I use your solution and it works great. One thing I keep bumping in is the Visio previewer. It does preview the file without a problem but when ‘((IPreviewHandler)mCurrentPreviewHandler).Unload();’ is called the actual process ‘Microsoft Offie Visio Previewer’ is not cleaned up. Every time I preview a new Visio file it creates a new instance of ‘Offie Visio Previewer’ where the old one remains. Eventualy this causes freezing screens in my application and the application only continues when i kill the processes manualy. If I use the same technique on Word or Excel files the processes are cleaned up automaticaly and everything keeps working. I wonder if you encountered this before and maybe know a solution to it.

    Thanks in advance!

    Kind regards,
    Roel Winkels

    Reply
  37. vote

    Hi Bradley,

    Many thanks for your fantastic code!! It works brilliantly.

    I wondered if you knew if it is possible to highlight text in the preview pane from a search?

    For example, open/preview a file in your application, type text to find in a textbox, click ‘search’ button and have the search matches highlighted in the preview pane?

    Many thanks,
    GoodJuJu

    Reply
    • vote

      There is no way to interact with preview handlers other than through the public methods exposed by the IPreviewHandler interface. Things like the presentation and interaction with text are implementation details that are specific to each preview handler and, thus, there is no standard way to access that functionality.

      You could, theoretically, use a tool like Spy++ to figure out some of those implementation details for specific preview handlers (control classes, parent/child relationships, etc) and use Win32 API calls to interact with them. However, you would have to develop different routines for each preview handler and there would be no way to safeguard your code against different installed software or changes caused by updates. From a design point of view, this would also undermine the abstraction offered by preview handlers in the first place, so I would advise against it.

      Reply
  38. vote

    IDE : Vs 2015
    Issue : For viewing the preview of my own format files in windows explorer , custom preview handler library is built using 4.0 framework and registered using regasm.exe. Everything works well.

    The problem is with app.vshost.exe[when a console app or windows app is opened in visual studio framework 4.0 and later],previewhost.exe is not firing.if visual studio is closed or framework change to 3.5 or lesser, prevhost.exe is working.

    Reply
    • +1
      vote

      This sounds like a problem with the debugger (or the Visual Studio hosting process) rather than the preview handler host, since everything works when the debugger isn’t attached. Do you get the same problem if you change the build configuration from Debug to Release?

      Also note that preview handler implementations should not be written in .NET – see this article for more info: Now that version 4 of the .NET Framework supports in-process side-by-side runtimes, is it now okay to write shell extensions in managed code? This may well explain the problem you are experiencing.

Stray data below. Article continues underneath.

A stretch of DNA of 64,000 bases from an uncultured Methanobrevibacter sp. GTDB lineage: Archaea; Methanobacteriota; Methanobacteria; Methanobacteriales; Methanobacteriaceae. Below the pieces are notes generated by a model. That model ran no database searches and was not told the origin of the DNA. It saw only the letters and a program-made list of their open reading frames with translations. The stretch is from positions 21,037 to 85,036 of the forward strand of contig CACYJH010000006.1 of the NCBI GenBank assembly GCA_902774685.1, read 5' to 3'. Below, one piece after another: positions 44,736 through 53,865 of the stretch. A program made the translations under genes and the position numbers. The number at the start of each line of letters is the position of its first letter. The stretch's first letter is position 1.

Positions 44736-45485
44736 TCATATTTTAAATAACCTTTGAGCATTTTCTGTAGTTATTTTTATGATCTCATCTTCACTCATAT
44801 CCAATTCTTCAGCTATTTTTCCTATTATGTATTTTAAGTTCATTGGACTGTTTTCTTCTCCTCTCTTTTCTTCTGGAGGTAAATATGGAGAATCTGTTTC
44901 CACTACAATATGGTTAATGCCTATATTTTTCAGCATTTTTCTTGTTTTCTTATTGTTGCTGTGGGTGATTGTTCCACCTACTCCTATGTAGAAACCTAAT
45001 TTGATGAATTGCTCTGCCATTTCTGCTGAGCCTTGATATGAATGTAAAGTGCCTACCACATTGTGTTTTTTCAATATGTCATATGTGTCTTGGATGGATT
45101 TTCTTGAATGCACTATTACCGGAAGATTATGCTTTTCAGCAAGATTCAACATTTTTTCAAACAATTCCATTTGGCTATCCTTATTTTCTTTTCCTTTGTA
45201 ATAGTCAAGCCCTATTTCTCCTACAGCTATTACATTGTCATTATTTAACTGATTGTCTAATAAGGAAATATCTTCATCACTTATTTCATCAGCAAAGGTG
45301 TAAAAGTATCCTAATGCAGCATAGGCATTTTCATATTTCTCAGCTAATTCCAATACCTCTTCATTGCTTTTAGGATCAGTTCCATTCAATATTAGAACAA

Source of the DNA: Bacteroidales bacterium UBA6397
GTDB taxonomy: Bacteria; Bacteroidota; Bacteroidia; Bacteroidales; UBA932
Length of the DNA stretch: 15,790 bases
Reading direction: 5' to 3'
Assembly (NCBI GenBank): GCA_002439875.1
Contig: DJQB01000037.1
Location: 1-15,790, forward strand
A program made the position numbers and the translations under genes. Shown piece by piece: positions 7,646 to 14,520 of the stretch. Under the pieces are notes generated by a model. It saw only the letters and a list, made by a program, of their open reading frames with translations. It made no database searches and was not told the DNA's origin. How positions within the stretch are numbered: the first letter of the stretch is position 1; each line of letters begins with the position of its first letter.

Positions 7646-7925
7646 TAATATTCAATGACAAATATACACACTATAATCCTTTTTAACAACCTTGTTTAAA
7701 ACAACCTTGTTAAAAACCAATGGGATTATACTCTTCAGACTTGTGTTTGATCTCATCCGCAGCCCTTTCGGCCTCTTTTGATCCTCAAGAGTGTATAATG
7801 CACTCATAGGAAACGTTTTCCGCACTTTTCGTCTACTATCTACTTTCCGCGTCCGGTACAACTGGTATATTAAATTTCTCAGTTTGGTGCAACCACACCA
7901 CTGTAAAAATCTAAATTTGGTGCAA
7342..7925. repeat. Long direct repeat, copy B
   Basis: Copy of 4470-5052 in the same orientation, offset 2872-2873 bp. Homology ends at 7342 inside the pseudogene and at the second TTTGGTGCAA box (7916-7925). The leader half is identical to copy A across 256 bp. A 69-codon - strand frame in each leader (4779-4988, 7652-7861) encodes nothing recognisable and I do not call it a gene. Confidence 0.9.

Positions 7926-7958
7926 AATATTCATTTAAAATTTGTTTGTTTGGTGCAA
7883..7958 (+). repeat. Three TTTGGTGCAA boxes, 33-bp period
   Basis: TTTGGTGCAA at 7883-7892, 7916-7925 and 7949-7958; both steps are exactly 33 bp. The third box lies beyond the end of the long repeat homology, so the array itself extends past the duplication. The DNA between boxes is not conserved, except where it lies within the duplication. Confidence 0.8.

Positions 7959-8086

Reply
      • vote

        Hi Bradley Smith,
        Thanks for the reply.

        There is no issue when build configuration is changed from Debug to Release.
        Yes the problem with the debugger,

        Error : This file cannot be previewed because of an error with [previewhandlername]

        Isssue Scenario :
        1) If the client opens any project using Visual studio with build configuration Debug(console,forms,wpf application) and enable hosting process checked.
        2)Now if the clients wants to see the preview of .xyz files(preview supported by my preview handler)
        Is there any workaround to overcome this issue, because we can’t force the client to disable the Hosting Process of his personal projects.

        Reply
  39. vote

    Hi Bradley,

    Thanks for your work. But I can’t get the PDF preview working. I am on Windows 10.

    Exception from HRESULT: 0x8008005 (CO_E_SERVER_EXEC_FAILURE)

    It can retrieve the GUID {f8b8412b-dea3-4130-b36c-5e8be73106ac} successfully, so I don’t think it’s 32bit or 64bit issues.

    The preview is working fine in Windows Explorer. Any idea?

    Reply
    • vote

      Not sure what that GUID corresponds to. The preview handler included with Adobe Reader is {dc6efb56-9cfa-464d-8880-44885d7dc193} and the one included with Foxit Reader is {1b96fad8-1c10-416e-8027-6eff94045f6f}. Those are the only two implementations I am aware of.

      Speaking more generally, processor architecture can still matter; the GUID is stored under HKEY_CLASSES_ROOT (which is architecture-neutral), so it’s possible to retrieve the GUID successfully but then fail to initialise the preview handler due to an architecture mismatch. There are also other factors that can affect preview handler hosting, such as conflicting versions of COM components being loaded into memory.

      If you don’t have any luck with preview handlers, the Adobe browser plug-in for Internet Explorer can be used with a WebBrowser control to provide previews for PDFs in any WinForms application. It offers exactly the same user experience as the preview handler.

      Reply